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Bristol Myers Squibb teams up with GentiBio to create cell therapies for Crohn’s, other conditions

Unlike many other biotech startups, the Cambridge company isn’t focused on cancer treatments.

Dr. Adel Nada, cofounder and chief executive of GentiBio.GentiBio

Scientists have made strides in creating cell therapies that treat and sometimes even cure blood cancers, and are working to expand these treatments to other cancers as well. But over the past couple years, a number of biotech firms have emerged with plans to design cell therapies for an entirely different swath of diseases: autoimmune and inflammatory conditions.

One of those firms, Cambridge startup GentiBio, announced a new partnership with pharmaceutical giant Bristol Myers Squibb on Wednesday to develop cell therapies that quell the runaway immune response in the guts of people with inflammatory bowel diseases, which include Crohn’s disease and ulcerative colitis.

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In addition to an undisclosed upfront payment, GentiBio could earn up to $1.9 billion from milestone payments in the collaboration, plus royalties, making it one of the biggest bets yet on a company developing cell therapies for common diseases rather than cancer.

Dr. Adel Nada, cofounder and chief executive of GentiBio, said that by 2030 as many as 3.5 million people could be living with inflammatory bowel diseases. “We’re excited to work with a well-established partner such as BMS, given the size of the indication and given the potential impact,” Nada said.

Commercial cell therapies for cancer are currently used to treat hundreds to thousands of patients a year. These approved cell therapies, and the vast majority of experimental ones, are turbocharged killing machines. The T cells are engineered to make a synthetic protein called a chimeric antigen receptor, or CAR, that guides the cell to seek and destroy cancer cells.

The FDA has approved five of these so-called CAR T cell therapies for blood cancers, including Abecma and Breyanzi made by BMS.

GentiBio’s cell therapies will take a more subtle approach. Rather than using T cells designed for killing, the company will use regulatory T cells that specialize in controlling inflammation in our bodies.

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In some diseases, these regulatory T cells become complacent and let inflammation run rampant. GentiBio and BMS will engineer these cells to hone in on inflammation in the intestines, tamp down the out-of-control immune responses, and kickstart the healing process, Nada explained.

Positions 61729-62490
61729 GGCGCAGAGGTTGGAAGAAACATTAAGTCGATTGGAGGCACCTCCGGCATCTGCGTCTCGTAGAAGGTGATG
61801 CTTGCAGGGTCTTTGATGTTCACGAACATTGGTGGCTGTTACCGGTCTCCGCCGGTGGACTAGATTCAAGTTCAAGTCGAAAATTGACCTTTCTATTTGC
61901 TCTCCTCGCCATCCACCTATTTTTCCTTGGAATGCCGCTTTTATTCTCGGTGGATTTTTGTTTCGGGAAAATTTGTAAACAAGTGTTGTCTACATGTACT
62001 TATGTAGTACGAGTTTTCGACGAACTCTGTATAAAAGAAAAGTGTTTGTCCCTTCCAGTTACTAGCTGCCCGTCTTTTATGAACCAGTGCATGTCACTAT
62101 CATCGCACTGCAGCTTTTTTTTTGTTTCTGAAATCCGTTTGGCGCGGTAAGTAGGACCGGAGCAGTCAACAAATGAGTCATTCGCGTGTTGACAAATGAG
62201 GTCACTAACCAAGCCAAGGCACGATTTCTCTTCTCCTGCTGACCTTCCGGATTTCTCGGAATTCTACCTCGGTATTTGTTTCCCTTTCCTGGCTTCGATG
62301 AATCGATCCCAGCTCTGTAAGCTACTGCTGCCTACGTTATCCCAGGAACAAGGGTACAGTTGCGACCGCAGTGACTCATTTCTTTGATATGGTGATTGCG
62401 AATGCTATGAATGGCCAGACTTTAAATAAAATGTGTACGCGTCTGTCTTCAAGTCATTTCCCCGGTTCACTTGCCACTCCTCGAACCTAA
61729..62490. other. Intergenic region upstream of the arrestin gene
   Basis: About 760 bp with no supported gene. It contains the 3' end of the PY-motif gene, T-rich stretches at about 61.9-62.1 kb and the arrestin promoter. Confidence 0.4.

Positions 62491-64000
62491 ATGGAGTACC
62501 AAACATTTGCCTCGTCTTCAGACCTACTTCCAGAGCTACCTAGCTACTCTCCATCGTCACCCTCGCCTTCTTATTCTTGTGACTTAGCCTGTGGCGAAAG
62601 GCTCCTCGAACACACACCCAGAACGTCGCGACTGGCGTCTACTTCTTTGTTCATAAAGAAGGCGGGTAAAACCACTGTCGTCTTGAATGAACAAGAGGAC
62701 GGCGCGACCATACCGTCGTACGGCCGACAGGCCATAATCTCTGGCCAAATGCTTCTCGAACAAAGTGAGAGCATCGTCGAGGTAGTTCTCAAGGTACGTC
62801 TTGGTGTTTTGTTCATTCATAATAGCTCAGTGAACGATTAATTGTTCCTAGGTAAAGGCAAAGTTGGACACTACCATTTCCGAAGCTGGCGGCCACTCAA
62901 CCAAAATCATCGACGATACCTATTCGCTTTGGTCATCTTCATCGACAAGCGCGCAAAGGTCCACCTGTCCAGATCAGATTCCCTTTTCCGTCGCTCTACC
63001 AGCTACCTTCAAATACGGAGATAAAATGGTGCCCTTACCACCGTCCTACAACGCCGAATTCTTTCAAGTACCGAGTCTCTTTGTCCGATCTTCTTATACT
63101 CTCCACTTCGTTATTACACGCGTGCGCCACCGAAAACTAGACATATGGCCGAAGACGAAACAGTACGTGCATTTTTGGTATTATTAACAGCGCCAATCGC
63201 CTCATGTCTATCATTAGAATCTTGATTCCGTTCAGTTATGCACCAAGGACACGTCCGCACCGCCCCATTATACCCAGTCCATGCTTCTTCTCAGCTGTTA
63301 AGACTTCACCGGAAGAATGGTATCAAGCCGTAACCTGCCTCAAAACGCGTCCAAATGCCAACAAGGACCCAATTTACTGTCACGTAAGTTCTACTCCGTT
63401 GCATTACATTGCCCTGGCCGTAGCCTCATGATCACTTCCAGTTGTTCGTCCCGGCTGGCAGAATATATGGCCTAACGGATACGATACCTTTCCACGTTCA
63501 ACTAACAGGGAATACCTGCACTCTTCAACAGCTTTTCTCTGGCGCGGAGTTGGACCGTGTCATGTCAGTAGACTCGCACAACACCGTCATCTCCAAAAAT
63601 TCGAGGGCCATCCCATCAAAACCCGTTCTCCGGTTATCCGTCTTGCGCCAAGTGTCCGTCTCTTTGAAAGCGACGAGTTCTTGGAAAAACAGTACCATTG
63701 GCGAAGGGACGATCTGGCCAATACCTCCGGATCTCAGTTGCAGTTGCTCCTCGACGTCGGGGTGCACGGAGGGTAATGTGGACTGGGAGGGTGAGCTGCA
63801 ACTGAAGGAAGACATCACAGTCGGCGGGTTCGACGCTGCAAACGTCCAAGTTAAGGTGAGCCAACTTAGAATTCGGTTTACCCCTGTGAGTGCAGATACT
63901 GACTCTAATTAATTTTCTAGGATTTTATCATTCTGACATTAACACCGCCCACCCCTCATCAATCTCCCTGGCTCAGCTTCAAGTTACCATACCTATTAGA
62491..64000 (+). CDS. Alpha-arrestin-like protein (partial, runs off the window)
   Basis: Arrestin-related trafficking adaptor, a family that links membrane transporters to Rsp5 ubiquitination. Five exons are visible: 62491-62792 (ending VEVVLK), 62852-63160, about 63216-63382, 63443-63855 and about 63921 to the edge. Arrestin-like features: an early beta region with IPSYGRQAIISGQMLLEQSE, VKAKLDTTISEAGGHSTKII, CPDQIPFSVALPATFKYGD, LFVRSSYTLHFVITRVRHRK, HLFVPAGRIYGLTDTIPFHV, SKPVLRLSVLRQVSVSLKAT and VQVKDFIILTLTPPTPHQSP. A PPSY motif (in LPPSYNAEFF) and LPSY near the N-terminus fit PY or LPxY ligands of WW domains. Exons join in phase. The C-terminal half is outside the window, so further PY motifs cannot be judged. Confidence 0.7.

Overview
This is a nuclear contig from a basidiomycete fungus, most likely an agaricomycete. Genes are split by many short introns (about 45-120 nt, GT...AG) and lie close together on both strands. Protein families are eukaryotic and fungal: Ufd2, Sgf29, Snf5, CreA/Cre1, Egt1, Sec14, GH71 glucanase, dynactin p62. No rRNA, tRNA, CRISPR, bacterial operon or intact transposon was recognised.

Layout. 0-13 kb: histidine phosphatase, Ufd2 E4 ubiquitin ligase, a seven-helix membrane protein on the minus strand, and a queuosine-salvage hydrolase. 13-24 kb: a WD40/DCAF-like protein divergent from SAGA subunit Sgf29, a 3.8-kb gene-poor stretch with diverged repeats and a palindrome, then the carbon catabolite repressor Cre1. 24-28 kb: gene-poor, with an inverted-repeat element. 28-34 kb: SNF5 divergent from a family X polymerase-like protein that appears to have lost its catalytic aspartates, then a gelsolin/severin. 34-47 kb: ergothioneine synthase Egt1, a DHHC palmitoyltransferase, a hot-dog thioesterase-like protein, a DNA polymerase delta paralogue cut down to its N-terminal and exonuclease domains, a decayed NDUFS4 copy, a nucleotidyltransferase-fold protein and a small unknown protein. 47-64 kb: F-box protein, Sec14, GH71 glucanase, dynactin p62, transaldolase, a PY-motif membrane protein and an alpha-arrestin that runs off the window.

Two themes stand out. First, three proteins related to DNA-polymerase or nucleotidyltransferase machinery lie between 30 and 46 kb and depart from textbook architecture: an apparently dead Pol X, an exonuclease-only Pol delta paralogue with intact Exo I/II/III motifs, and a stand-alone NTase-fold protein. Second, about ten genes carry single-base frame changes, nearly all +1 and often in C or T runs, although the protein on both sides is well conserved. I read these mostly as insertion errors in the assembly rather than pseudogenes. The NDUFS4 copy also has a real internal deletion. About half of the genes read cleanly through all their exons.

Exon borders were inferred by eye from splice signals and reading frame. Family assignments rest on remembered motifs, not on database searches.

GentiBio is tweaking the cells so that they stay committed to suppressing inflammation even if the other signals in the body tell them to stand down. The company is also engineering its T cells to respond to a pill that Nada said will act like a “remote control” allowing doctors to increase or decrease the response.

Commercial CAR T cell therapies are made from cells that are collected from a patient’s blood, engineered in the lab, and reinfused. Regulatory T cells are relatively rare in the body, so the company is working on ways to grow them from stem cells in the lab. That ‘off-the-shelf’ approach could be crucial for making the therapy more accessible to the millions of people with inflammatory bowel disease.

The startup has raised $178 million since it launched in August 2020, Nada said, including a $157 million series A disclosed a year ago. Sonoma Biotherapeutics, a South San Francisco startup developing regulatory T cell therapies for inflammatory bowel disease and other conditions, has raised more than $335 million since its founding in 2019. Other companies, including Abata Therapeutics, Quell Therapeutics, Sangamo Therapeutics, are developing therapies based on the cells as well.

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GentiBio’s approximately 90 employees are roughly split between a lab and office space by the Alewife MBTA Station in Cambridge and at another site in Seattle, where much of the company’s science originated. The startup is based on research from the Seattle Children’s Research Institute, the Benaroya Research Institute in Seattle, and MIGAL Galilee Research Institute in Israel.


Ryan Cross can be reached at ryan.cross@globe.com. Follow him on Twitter @RLCscienceboss.